In this lesson, you’re expected to learn about:
– how companies sell shares to raise money
– how a company becomes a listed company
– different types of shares
Raising money by selling shares of equity is a bit more complicated than borrowing money by using loans.
When you sell equity, you’re selling parts of ownership in a company.
As you know, ownership of a company is split up into shares and the people who buy these shares are known as shareholders.
When you own shares in a company, you own a part of that company equal to the proportion of the number of shares you own compared to the total number of shares in issue.
For example, if a company has 1000 shares issued and you own 1 share, you own 0.1% of that company.
When you sell equity to raise cash, you’re really selling the rights to a certain amount of control over how the company is managed in addition to your future profits of the company.
When a company is getting ready to go public, it must first put all its records and reports in the proper format.
The stock exchange requires that a public company follow specific criteria for keeping track of financial information and reporting it to the public.
The company also has to meet a number of accountability requirements.
What does it mean when a company ‘goes public’?
It is opening up the purchase of equity to the public, thus becoming a listed company. The easiest way to become a listed company is to go through a full-service investment bank, which can take a company through all the required steps including:
– reorganizing it legally as a listed company
– registering with the proper regulatory authorities
– underwriting and selling shares on the primary market
During the underwriting stage, an underwriter evaluates the value of the company and estimates how much the firm should raise to meet its requirements and how much it’s likely to raise, given its current financial health.
For example, it may need a loan of €100,000 but a bank might only be prepared to offer €50,000. After the underwriter verifies that the company meets all the requirements for being a listed company and selling shares to the public, the company can have its first initial public offering.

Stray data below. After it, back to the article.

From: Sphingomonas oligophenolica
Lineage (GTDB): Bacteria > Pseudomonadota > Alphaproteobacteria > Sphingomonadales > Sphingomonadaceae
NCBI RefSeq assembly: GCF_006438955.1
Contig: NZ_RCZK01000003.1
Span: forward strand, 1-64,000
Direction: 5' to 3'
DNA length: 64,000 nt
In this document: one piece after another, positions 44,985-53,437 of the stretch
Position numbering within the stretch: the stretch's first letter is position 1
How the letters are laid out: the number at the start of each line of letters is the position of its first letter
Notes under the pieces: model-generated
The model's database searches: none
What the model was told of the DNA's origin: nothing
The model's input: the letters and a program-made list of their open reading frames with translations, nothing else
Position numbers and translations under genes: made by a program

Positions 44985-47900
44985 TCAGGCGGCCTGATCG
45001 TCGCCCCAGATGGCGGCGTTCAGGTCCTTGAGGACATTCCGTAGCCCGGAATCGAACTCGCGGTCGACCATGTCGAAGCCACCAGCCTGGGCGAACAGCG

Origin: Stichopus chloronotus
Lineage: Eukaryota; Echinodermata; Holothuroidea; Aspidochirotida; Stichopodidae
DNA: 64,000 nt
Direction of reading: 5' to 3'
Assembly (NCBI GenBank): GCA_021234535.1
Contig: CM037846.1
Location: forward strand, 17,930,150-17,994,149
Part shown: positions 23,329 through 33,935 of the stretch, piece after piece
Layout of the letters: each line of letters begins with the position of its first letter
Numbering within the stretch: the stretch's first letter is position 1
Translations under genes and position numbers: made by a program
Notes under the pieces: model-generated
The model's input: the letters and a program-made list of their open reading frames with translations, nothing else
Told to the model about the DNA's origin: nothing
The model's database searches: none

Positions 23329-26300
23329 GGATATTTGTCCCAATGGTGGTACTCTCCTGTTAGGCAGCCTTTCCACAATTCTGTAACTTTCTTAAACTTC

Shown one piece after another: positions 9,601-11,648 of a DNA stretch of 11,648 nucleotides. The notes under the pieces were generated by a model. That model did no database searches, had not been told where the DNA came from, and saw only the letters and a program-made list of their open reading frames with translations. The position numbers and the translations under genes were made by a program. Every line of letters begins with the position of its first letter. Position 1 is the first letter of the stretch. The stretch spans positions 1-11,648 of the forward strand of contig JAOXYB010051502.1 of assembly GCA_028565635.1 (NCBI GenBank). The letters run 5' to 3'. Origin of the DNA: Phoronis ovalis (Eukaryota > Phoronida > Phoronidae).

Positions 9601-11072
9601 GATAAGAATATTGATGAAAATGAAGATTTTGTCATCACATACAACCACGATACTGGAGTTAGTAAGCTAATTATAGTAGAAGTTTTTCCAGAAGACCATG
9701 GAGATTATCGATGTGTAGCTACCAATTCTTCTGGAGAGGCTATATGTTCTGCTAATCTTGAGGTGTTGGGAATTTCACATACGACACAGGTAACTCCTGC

An IPO occurs when a company sells shares to the public, thus raising money for the firm. The people who buy shares from the company during the IPO make up the primary market since they take part in the initial sale of shares.
After the initial shares are sold to the public, they can be resold multiple times but the company doesn’t make any more money. The subsequent selling of shares is just an exchange of ownership between investors for an agreed upon price. This change of shares between investors makes up the secondary market.
• Ordinary Shares
• Preference Shares
• Treasury Shares
– you also have rights to a share of dividend payments (profits returned to the company owners).
– when a company is liquidated, ordinary shareholders get whatever is left over after the lenders and preference shareholders get what they’re owed.
– gives you the right to full financial reports from the company.
– preference shareholders get their dividend payments in full before ordinary shareholders.
– gives you the right to get information from the company.
– you don’t have voting rights: thus no control over the actions of the company.
When ordinary shares are repurchased on the secondary market, these shares become treasury shares. Companies tend to do this because they can generate income in the same way that many investors do. It also allows them to manage their share price more effectively.
Another share-related term that you should know is share split. A share split occurs when a company takes all its ordinary shares and splits them into pieces.
Companies use share splits to increase the liquidity of shares, making them easier to buy and sell and in the long run, driving up the total value. For example, say a person has 1 share worth €10 before a share split. After the split, that person has 2 shares worth €5 each.